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I love Bento

Yes, I really do

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I was trying to get to I Love Bento, because it was a rainy, cold night that required a fast infusion of green tea, warm miso soup and some raw fish. Maybe some sake, too. And definitely a hit of wasabi. Since I firmly believe that a good winter funk — the kind that makes me want to wear a bulky wool sweater and walk alone on a rocky Quillayute seashore — is not a thing to be avoided but rather embraced as a tonic against the much less attractive and contemplative depressions of winter (the kind that make me and my sweater want to take a hard right turn at the town of Forks straight into the ocean and keep walking), I was going with my mood and following my stomach. My stomach wanted hot broth and cold fish.



Before I even had my jacket off steaming green tea in a small mug appeared before me.



“You need miso,” said the waitress who delivered it. Not a question, but a statement of fact.



“I do need miso,” I agreed.



“Now?”



“Please.”



If consumed with the proper respect — if you focus, maybe with your eyes closed, while shutting off that NBA game blasting from the large television behind Bento’s sushi bar — drinking miso can be its own form of gustatory meditation.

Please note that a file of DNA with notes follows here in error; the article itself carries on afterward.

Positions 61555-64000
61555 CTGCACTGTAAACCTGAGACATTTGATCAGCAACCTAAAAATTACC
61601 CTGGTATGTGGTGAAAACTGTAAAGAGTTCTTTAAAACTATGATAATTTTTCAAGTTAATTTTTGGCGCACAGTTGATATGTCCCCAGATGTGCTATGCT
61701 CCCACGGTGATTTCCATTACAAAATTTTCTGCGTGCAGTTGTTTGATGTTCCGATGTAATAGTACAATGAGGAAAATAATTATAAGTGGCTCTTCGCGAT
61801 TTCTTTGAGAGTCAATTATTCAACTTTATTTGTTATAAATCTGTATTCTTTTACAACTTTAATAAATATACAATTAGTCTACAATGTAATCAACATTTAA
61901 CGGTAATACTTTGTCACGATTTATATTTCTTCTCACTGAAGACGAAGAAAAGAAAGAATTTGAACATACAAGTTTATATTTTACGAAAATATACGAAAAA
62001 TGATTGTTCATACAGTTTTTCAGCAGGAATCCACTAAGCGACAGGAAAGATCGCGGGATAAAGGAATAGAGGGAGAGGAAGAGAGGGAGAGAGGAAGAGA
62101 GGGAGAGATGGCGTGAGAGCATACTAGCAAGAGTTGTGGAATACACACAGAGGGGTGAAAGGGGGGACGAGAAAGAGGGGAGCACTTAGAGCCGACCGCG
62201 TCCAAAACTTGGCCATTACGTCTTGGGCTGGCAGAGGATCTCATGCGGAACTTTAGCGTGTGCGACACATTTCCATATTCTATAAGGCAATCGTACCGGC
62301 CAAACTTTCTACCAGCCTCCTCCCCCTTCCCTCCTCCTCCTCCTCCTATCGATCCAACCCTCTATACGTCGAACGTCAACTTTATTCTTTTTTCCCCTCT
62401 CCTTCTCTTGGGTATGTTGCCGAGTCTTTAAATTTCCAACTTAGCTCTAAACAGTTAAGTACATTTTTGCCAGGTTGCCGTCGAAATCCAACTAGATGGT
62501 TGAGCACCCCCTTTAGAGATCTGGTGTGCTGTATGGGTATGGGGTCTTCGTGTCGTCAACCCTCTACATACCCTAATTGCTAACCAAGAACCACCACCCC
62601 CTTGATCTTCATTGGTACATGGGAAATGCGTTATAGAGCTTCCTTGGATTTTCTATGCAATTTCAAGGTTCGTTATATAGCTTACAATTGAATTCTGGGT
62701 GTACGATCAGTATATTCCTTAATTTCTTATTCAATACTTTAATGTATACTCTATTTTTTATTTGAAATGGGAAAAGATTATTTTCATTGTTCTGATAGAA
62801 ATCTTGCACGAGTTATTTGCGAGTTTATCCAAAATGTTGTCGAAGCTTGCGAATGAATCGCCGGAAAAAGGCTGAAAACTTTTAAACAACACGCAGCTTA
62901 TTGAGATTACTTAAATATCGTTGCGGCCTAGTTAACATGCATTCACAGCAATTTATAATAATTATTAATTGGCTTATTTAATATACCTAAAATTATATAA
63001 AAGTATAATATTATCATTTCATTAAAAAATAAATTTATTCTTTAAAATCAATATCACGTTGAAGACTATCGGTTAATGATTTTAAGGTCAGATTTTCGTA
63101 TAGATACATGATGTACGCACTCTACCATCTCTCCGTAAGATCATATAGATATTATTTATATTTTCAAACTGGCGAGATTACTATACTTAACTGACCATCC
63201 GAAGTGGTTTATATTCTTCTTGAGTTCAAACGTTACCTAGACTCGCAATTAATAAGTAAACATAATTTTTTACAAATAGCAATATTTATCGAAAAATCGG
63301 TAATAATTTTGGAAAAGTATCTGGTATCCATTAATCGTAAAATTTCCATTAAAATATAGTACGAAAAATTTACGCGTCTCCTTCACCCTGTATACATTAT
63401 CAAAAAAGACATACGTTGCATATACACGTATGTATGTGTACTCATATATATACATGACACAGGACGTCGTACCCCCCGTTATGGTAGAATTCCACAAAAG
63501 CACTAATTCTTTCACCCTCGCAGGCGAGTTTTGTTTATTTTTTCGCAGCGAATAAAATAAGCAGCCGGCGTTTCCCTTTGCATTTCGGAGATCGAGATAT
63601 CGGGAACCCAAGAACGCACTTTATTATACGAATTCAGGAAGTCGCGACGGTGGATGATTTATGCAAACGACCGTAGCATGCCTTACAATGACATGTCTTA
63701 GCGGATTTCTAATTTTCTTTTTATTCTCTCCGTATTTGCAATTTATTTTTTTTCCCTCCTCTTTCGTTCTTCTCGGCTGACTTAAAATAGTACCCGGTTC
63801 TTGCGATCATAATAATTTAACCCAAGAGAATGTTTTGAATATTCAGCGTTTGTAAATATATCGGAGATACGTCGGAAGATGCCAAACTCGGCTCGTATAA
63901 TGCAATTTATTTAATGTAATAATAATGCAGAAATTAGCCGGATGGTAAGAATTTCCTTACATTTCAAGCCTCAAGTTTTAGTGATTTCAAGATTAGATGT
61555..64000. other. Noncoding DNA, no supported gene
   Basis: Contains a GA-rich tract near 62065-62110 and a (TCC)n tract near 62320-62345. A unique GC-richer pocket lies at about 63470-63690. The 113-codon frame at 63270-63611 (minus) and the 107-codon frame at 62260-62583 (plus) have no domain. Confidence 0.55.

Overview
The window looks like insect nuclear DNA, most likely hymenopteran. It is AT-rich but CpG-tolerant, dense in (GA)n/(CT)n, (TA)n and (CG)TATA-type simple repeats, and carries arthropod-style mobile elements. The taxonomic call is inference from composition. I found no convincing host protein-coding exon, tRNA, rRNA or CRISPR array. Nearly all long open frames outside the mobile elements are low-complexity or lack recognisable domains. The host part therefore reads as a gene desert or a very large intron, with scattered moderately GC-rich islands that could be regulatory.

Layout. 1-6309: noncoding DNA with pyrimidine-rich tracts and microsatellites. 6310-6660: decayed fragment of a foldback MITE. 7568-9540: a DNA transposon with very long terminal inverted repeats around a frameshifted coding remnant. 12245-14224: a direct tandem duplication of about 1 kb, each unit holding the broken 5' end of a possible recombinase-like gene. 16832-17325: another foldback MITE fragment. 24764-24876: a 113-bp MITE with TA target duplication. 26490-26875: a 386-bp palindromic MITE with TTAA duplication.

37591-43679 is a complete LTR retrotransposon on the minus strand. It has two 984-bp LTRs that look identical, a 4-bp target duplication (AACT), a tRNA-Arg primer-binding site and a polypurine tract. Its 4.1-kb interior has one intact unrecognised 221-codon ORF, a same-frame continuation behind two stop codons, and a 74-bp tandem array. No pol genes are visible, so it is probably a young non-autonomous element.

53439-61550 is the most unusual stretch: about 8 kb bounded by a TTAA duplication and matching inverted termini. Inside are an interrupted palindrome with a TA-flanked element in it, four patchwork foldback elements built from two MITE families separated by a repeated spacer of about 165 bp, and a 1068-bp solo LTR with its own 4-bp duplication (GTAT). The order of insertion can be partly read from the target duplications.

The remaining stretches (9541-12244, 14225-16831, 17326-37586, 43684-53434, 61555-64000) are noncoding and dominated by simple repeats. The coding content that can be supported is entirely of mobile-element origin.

Miso soup shakes the taste bud out of its idleness and wakes it to the more demanding tastes of sushi. Small, pretty, perfectly constructed, delicately balanced in flavor and texture, a sushi roll is cuisine stripped bare, served naked and without apology, using pristine constituents to communicate simple ideas, with no sauces, no distractions, no nothing. You drink hot miso on a cold day and you come away understanding something of the taste of winter. You eat maguro and think, “Oh, this is tuna.” Not what tuna tastes like, but what tuna is — it’s pure pith.



When done right, eating sushi can be like a private confession of dietary sins — forgive me, I Love Bento Chef Charlie, it’s been three weeks since my last tai roll, and I’ve forgotten what red snapper is — which is why those who belly up to the sushi bar for the first time, or others who have personalized chop sticks and bottles of sake behind Bento’s sushi bar, often find it difficult to leave.



Throw on a sweater and try to resist.



[I Love Bento, 1620 S. Mildred St., Tacoma, 253.460.0675]

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